If you face an emergency that leaves you unable to make important financial decisions, a power of attorney authorizes an individual (or individuals) to legally make decisions on your behalf.
But there are different types of power of attorney and, to be valid in Alberta, you must follow a set of guidelines when creating one.
Here’s what you need to know.
What is a general power of attorney?
A general power of attorney allows a nominated person to look after your financial affairs while you’re still alive. It must be in writing, signed, dated and witnessed to be legally valid and only applies when you’re alive.
You may create more than one power of attorney, and they can be active at the same time but this can create complications if one contradicts the other.
General vs enduring power of attorney
General and enduring powers of attorney authorize different powers in financial decision-making. The main differences are as follows:
GENERAL POWER OF ATTORNEY
A general power of attorney is only valid while you have the mental capacity to make decisions for yourself. If you lose mental capacity, the document ceases to be valid,
ENDURING POWER OF ATTORNEY
An enduring power of attorney continues to be valid even after you lose the mental capacity to make decisions. You must create it before you lose mental capacity and state clearly when it comes into effect (e.g., after the loss of mental capacity).
Mental capacity is considered the ability to understand information that is relevant to making decisions and to see the reasonably foreseeable consequences of those decisions.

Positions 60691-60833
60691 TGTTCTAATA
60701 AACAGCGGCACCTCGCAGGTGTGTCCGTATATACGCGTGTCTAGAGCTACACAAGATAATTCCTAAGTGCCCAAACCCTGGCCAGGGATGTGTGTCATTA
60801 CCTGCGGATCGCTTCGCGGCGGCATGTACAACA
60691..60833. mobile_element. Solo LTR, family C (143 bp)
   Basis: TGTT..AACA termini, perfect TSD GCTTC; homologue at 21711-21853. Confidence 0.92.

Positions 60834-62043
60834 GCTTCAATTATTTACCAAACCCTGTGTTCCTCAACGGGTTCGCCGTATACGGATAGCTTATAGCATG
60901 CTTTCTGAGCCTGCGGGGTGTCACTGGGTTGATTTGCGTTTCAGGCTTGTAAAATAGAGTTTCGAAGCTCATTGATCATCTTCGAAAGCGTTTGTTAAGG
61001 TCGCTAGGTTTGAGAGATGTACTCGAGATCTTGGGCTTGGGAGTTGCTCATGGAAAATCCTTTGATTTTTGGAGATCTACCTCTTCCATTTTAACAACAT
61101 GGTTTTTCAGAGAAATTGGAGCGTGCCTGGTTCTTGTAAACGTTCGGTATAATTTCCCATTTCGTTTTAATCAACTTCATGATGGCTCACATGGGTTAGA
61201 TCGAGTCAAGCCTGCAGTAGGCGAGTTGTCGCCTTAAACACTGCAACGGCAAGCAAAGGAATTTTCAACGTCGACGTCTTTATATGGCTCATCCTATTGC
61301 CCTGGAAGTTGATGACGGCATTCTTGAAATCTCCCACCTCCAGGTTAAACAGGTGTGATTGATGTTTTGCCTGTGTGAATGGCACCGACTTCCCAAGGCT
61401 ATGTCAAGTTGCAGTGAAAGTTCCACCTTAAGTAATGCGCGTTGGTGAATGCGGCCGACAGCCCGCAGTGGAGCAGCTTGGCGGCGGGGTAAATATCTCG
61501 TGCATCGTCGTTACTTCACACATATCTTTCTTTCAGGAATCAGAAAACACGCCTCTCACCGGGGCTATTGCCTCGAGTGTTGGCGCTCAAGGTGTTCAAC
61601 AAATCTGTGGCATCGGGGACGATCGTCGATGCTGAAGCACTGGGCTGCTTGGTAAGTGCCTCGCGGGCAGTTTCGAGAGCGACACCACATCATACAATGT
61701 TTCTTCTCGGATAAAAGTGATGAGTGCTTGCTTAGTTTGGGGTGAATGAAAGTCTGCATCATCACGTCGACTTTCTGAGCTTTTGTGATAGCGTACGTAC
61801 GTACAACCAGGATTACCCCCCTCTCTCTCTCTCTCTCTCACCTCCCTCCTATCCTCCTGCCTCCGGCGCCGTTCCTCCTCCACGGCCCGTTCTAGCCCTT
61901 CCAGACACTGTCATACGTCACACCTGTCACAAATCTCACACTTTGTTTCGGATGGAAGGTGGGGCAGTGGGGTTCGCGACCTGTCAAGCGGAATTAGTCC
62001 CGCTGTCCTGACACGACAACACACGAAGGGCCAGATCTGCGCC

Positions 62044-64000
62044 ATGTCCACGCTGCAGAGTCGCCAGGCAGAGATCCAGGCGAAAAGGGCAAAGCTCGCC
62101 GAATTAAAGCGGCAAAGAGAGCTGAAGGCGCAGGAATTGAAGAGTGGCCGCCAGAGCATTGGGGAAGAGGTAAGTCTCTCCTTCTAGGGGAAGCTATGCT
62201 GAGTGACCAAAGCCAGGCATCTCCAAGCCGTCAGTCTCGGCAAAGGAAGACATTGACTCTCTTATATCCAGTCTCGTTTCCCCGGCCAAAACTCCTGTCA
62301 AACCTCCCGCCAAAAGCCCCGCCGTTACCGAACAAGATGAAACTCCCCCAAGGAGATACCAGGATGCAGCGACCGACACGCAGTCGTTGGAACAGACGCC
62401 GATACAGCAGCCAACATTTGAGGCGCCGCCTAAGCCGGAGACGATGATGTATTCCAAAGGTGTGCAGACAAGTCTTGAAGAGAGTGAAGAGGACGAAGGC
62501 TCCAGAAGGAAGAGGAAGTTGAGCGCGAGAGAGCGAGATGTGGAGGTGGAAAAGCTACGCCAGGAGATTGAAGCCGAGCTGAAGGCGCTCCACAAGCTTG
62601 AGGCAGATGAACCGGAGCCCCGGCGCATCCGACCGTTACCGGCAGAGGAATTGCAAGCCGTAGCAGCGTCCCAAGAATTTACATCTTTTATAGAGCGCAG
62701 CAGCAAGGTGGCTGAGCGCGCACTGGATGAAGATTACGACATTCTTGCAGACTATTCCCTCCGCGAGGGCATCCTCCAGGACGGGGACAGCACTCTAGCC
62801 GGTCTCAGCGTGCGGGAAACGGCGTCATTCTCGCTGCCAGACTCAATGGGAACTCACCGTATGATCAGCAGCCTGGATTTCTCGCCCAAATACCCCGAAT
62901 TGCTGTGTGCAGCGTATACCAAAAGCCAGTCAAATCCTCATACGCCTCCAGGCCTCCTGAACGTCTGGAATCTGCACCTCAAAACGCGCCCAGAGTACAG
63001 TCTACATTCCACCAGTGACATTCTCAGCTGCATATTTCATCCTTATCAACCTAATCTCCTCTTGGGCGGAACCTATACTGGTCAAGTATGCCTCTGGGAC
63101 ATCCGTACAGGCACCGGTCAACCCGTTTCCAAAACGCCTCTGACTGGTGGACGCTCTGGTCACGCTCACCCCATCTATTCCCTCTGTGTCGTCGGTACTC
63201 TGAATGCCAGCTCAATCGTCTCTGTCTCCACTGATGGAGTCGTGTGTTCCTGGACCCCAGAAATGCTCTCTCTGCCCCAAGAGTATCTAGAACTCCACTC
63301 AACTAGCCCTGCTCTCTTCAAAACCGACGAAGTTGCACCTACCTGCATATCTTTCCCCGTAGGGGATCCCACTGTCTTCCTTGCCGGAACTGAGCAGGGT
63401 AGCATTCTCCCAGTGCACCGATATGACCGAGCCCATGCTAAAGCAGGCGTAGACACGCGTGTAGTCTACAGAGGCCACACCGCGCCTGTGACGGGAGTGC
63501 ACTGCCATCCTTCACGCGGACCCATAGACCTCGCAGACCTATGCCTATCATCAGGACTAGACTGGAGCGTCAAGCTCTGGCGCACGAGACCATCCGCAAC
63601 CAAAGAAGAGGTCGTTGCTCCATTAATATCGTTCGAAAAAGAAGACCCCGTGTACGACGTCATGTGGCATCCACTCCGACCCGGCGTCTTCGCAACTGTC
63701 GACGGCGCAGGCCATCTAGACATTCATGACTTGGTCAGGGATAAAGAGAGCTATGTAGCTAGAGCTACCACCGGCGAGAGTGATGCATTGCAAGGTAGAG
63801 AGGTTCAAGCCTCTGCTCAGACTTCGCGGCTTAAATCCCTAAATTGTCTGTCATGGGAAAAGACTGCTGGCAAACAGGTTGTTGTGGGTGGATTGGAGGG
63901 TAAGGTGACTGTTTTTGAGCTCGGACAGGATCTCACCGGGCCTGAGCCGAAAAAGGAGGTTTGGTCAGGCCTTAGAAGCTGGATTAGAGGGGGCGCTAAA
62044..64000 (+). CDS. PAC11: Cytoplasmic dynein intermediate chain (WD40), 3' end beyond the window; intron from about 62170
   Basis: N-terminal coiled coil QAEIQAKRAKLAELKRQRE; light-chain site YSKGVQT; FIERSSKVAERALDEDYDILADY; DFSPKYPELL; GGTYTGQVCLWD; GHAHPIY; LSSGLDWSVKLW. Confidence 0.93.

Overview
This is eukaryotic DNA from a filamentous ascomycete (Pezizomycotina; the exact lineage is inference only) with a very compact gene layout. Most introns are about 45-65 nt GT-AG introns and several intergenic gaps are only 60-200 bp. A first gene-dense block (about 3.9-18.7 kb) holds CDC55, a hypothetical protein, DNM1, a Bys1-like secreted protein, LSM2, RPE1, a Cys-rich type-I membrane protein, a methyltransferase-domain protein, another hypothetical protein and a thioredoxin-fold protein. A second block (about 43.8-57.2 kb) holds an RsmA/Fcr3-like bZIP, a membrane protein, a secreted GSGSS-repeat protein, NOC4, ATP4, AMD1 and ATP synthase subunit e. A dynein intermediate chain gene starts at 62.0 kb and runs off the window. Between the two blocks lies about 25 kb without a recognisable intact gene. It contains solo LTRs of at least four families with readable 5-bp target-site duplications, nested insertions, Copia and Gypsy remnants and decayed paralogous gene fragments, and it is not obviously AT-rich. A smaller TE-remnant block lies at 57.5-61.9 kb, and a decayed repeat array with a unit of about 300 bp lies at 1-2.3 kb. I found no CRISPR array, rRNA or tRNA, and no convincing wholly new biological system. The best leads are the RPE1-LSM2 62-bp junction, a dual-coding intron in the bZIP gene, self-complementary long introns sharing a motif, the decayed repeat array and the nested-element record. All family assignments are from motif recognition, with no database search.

What to consider before making a power of attorney?
A power of attorney is an appropriate document for almost anyone who must make financial decisions.
While many people don’t start thinking about enduring powers of attorney until later in life, this can be a mistake. Victims of serious accidents, for instance, often lose the capacity to make financial decisions.
Before creating your document, consider the following:
- Do you need to authorize someone to make decisions for you only temporarily or to cover you if you lose mental capacity?
- Do you need to authorize decision-making for only one financial transaction (such as a property deal while you’re overseas) or are broader powers required?
- Could a joint bank account with the proposed individual solve your issue? Or do you need the power of attorney to cover more than simply bank transactions?
- When do you need your power of attorney to become active?
- When do you need your power of attorney to end?
- If you lose mental capacity, what measures need to be put in place?
- Which individual can act as power of attorney for you?
- Is this individual willing and able to act if required?
- How will you prepare your power of attorney?
Because of the high stakes involved in creating power of attorney documents, most people choose to work with a qualified estate planning lawyer.
How to make a power of attorney
The three main elements to consider when making your power of attorney are:
- How to select and appoint your attorney
- What powers to assign to the role
- How it comes into effect and ends
Let’s take a closer look at each element.
APPOINTING YOUR POWER OF ATTORNEY
When an individual is appointed in a power of attorney document, he/she is known as an “attorney”.
The attorney is normally a close family member like a spouse, adult interdependent partner or child. However, some people choose a close friend, lawyer, financial professional or even a financial institution.
Consider the following points before confirming your selection of an attorney:
- Is your attorney over the age of 18, as required by Alberta law?
- Can you trust your attorney to act in your best interests?
- Is your attorney financially capable and reliable?
- Is your attorney aware of your general wishes with your finances?
- Does your attorney have the time and availability to fulfil, the role?
- Is your attorney willing to commit to the role?
Consider appointing an attorney who lives locally or at least in Alberta. Otherwise, complexities and delays may result.